Selected Poems: Shamsur Rahman

Translated by Kaiser Haq

Second Edition Published by Pathak Samabesh (2016)

Shamsur Rahman was described as “the greatest Bengali poet of his generation” in a Guardian (London) obituary penned by William Radice. It is a view widely shared by Bengali readers in both Bangladesh and India. Rahman’s poetry ranges from the personal to the political, the lyrical to the meditative, the modernist to the nationalist. In this selection the complete range of his poetic achievement is presented to the Anglophone reader. 

Deep Within the Heart by Syed Shamsul Haq

Translated by Sonia Amin

Published by Bengal Publications (2016) 

Written in a dialect, Deep Within the Heart holds a unique place in modern Bengali poetry. It’s a collection of 33 sonnets marked with numbers, rather than titles. Taking inspiration from folk forms and rural lives, Syed Shamsul Haq explores the intricacies and intimacies of romantic relationship, the eternal interplay between a man and a woman. There are allusions to legends, myths, magical beliefs or practices of rural Bengal here. The rich, sensuous texture of the poems portrays the universal sense of loss, powerlessness and longing. It’s a timeless magical creation of Syed Shamsul Haq. 

Rasha: Little Girl, Big Heart by Muhammed Zafar Iqbal 

Translated by Arunava Sinha 

Published by Penguin Books India Pvt Ltd (2016)

The breathtaking story of a feisty young girl Fifteen-year-old Rasha is abandoned by her mother in a village with her aged and probably mad-grandmother. Uprooted from her school and her friends back in cosmopolitan Dhaka, a disgruntled Rasha has to start life afresh in a faraway place with no electricity, incessant rains, nosy neighbours and a primitive school. Refusing to resign to the circumstances, Rasha rises against them and turns indomitable. Exposing a bullying teacher, nipping a child marriage in the bud, learning to take a boat to school and teaching her classmates how to use computers-these are only a few of this young girl s incredible exploits! But just as Rasha settles into her new life, new friends in tow, she is confronted by a nightmarish past that once ravaged her family. Will Rasha survive this daunting, and astounding, adventure?

Selected Poems of Kamal Chowdhury

Translated by fellows of Dhaka Translation Center

Published by Bengal Lights Books (2017) 

With his unique style and prolific output addressing a diverse range of topics, Kamal Chowdhury enjoys a special place in the world of contemporary Bengali poetry. Over the past four decades, the poet has published sixteen volumes wherein he has skilfully explored poetry in all its forms. This collection presents an exclusive selection of his work, 125 poems taken from ten of his collections and translated into English by fellows of the Dhaka Translation Centre at the University of Liberal Arts Bangladesh. The poems within are a discovery of the self and an exploration of joy and agony, fears and compulsions, life and death, man and nature. They will take readers on a journey encompassing the present as well as the past, across Bangladesh—its ordinary homes, paddy fields and riverbanks, cities and towns—and beyond, to the deserts of Egypt, the Kenyan savannah or some corner of Europe or North America.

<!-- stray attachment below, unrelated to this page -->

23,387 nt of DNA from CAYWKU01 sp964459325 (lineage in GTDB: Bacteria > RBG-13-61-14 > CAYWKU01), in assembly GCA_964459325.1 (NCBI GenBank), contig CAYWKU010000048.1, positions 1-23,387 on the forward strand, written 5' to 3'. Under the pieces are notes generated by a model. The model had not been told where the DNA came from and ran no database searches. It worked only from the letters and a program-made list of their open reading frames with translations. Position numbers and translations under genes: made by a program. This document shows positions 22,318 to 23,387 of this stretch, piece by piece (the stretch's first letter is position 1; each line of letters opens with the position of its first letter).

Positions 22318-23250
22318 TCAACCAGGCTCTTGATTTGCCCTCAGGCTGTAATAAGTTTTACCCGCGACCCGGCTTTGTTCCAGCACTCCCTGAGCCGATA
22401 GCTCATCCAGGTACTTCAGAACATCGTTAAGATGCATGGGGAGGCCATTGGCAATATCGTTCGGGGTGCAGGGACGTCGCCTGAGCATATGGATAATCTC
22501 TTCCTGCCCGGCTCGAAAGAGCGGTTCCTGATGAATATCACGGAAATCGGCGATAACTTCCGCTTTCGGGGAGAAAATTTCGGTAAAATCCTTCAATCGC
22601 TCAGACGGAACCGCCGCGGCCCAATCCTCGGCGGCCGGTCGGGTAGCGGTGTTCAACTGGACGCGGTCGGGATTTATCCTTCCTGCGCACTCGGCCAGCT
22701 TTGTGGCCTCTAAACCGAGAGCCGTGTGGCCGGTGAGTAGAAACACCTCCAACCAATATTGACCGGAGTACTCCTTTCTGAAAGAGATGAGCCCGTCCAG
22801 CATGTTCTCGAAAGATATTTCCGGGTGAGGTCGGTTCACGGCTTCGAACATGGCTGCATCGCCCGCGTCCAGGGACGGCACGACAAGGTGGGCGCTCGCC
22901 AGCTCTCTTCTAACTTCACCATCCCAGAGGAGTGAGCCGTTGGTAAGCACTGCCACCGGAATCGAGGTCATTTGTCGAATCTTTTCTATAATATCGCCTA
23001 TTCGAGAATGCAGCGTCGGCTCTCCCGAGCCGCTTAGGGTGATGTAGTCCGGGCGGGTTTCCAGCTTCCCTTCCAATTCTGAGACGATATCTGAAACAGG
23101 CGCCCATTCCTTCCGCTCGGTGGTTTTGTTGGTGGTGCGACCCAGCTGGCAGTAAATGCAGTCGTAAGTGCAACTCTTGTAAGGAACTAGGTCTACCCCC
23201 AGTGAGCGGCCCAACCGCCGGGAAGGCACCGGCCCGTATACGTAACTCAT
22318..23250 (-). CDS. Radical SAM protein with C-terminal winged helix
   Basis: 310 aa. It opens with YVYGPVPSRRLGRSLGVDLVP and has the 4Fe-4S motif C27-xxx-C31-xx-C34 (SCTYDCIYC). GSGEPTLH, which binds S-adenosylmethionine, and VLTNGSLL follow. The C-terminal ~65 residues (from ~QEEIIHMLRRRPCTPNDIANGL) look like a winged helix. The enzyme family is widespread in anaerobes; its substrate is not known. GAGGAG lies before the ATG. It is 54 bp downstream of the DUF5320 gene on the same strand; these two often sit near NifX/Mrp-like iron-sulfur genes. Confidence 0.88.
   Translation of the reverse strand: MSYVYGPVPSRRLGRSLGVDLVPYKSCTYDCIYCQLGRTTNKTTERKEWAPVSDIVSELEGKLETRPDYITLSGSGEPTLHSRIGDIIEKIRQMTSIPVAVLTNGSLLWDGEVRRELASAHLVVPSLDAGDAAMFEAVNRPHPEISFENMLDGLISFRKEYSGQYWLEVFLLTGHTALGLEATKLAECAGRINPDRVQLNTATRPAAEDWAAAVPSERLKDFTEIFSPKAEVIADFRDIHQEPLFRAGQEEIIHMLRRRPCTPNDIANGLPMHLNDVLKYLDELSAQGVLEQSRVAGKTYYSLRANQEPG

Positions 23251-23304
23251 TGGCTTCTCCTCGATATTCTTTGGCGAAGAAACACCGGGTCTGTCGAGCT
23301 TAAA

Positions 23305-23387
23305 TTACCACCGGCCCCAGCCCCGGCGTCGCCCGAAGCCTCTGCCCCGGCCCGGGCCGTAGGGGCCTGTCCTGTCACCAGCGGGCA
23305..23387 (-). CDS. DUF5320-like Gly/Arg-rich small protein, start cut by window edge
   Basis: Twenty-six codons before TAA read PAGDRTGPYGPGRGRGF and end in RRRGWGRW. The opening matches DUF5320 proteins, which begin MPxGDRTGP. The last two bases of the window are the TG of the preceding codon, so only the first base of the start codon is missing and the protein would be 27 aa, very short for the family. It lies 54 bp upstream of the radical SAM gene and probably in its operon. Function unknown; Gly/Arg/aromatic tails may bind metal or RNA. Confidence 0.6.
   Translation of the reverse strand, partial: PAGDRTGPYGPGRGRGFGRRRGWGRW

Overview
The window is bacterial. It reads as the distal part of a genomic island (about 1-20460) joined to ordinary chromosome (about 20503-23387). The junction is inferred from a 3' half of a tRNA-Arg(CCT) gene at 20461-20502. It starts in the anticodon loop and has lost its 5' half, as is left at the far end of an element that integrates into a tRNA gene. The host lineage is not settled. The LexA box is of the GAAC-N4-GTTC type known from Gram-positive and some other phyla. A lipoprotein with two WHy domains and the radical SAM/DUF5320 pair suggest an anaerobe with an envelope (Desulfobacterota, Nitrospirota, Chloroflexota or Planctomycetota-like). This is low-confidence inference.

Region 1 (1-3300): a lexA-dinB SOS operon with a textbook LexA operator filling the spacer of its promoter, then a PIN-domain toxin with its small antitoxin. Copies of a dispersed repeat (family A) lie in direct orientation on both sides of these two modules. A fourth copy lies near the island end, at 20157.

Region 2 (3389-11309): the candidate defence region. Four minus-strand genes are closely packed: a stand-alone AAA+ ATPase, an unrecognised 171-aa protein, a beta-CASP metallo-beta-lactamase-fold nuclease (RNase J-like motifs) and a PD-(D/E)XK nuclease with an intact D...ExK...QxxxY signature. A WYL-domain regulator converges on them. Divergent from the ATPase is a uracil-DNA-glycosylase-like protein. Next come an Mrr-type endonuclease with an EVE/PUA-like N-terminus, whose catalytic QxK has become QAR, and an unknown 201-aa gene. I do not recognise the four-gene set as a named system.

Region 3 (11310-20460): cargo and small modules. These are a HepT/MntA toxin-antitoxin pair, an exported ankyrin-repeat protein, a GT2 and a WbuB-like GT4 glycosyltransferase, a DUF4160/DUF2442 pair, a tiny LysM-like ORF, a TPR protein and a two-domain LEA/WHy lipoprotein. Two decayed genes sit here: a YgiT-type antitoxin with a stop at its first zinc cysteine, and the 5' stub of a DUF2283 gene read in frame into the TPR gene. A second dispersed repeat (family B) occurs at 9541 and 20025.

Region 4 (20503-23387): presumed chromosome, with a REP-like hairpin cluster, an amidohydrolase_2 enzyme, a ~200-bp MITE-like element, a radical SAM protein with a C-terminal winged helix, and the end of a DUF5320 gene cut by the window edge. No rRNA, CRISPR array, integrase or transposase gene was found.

This Path: Selected Poems of Mohammad Rafiq

Translated by Carolyn B. Brown

Published by Bengal Lights Books (2018) 

This Path gathers poems by Mohammad Rafiq written over the course of more than forty years. During this time, Bengali readers have witnessed not only the evolution of a poet’s distinctive personal vision and voice but also a reflection of the changing fortunes of his homeland. Myths, folklore, and recent history are interwoven with timeless images of water and sky, sun and rain, clouds and dust. Now readers of English will have the opportunity to enter a poetic world populated by villagers, farmers, and boatmen, freedom fighters and autocrats, prostitutes and queens, where the wind carries the “burnt smell of sandalwood and sorrow” and hands are “spilling over with mud-spattered flowers.” The poet’s capacious imagination is reflected in striking juxtapositions: the river Styx flows beside the Padma and Jamuna; Adam and Eve coexist with Kuber and Kapila; and Cinderella’s face is a step away from Behula’s bridal chamber.
This Path includes notes from the author and translator and a foreword from Clinton B. Seely, University of Chicago professor emeritus, scholar of Bengali language and literature.

The Ballad of Ayesha by Anisul Hoque

Translated by Inam Ahmed 

Published by HarperPerennial (2018)

Dhaka. 2 October 1977. A military coup is thwarted, but the exact sequence of events is shrouded in mystery. Soon after, Ayesha Begum, recovering from the birth of her second child, receives a letter from the air force stating that her husband Joynal Abedin has been sentenced to death, convicted of insurgency. But has the verdict been carried out? If it was, when and where was he executed? If he was indeed hanged, what has happened to his body? Trying to find answers to these questions, Ayesha embarks on a long and arduous quest to search for her husband, reminiscent of Behula's epic journey in her effort to resurrect her dead husband Lakhinder in the Bengali folktale Manashamangal. Set against the backdrop of a raging famine, political assassinations and coups that took Bangladesh by storm right after its independence in 1971, Anisul Hoque's The Ballad of Ayesha is as much a story of the newly created nation as it is the story of its people.


Rifat Anjum Pia is Staff Writer, Arts & Letters, Dhaka Tribune.